Instead, Clemons, who has missed most of Seattle's voluntary workouts this offseason, was absent from the team's first mandatory workout, and Carroll said the absence was unexcused.
"In communications with Chris, I thought he was coming, so this is kind of a late development that he's not," Carroll said. "So I'm a little bit surprised that he's not here. We've had open communications with the agent and with Chris, and we feel like everything is on the up and up and very amicable. It continues to be one of our priorities and we'd love to get him back, but it doesn't look like he's going to show up for the rest of camp."
If Clemons does indeed miss all three days of the minicamp, he can be fined $60,000 for his absence. Clemons, who had 11 sacks in each of the last two seasons since coming to Seattle, has one year and $4 million left on his contract. Carroll said the two sides have been in talks about a contract, but obviously Clemons isn't happy with his contract situation if he is not showing up.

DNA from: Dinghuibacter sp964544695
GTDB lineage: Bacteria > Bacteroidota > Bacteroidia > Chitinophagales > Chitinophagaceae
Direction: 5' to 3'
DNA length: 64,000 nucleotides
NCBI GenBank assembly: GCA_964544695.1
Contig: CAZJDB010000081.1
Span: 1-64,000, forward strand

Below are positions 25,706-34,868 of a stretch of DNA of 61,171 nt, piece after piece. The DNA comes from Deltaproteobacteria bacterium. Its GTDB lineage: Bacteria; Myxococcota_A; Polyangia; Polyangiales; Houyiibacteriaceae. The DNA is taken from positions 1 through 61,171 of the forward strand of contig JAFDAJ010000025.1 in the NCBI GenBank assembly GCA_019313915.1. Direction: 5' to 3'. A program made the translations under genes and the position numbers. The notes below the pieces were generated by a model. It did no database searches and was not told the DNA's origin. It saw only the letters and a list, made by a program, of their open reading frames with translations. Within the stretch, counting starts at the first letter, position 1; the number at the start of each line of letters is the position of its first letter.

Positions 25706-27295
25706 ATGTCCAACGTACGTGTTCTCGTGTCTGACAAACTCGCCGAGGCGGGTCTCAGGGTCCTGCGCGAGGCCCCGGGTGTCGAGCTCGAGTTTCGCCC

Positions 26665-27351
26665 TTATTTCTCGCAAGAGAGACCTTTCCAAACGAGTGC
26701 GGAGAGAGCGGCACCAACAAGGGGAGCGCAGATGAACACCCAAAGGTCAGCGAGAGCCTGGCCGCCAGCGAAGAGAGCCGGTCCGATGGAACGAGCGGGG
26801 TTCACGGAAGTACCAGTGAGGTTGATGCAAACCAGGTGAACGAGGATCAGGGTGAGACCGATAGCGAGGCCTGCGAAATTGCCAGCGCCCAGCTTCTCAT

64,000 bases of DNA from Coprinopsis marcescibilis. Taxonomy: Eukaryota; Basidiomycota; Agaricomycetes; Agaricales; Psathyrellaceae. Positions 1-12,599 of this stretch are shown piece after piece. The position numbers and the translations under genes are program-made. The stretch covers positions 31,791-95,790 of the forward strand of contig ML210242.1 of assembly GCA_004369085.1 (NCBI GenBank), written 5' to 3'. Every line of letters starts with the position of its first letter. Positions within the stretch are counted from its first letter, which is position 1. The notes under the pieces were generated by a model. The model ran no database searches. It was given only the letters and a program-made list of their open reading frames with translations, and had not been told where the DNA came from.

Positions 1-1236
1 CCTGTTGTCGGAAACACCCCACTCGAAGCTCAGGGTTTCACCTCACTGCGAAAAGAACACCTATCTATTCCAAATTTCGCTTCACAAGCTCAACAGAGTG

"He's got another year on his contract, so we're talking about future potential stuff, and that's something we've had our eye on for some time with him," Carroll said. "He's done a very good job for us in the first couple year with us, and we're really pleased with his play and his work habits and all of that stuff, so I'm a little bit surprised that we're not able to get further than we are, but we'll see what happens."
Asked if this holdout could linger into training camp, Carroll only answered: "I don't know. I don't know that."
While Clemons may have out-played his contract, so to speak, over the past two seasons, he doesn't have a lot of leverage to be making big demands. The Seahawks drafted defensive end Bruce Irvin in the first round of this year's draft, and see him as the same type of player as Clemons. Ideally, they would prefer to bring Irving along slowly and have him and Clemons compliment each other, but Carroll said Irvin could step into that starting role if necessary.
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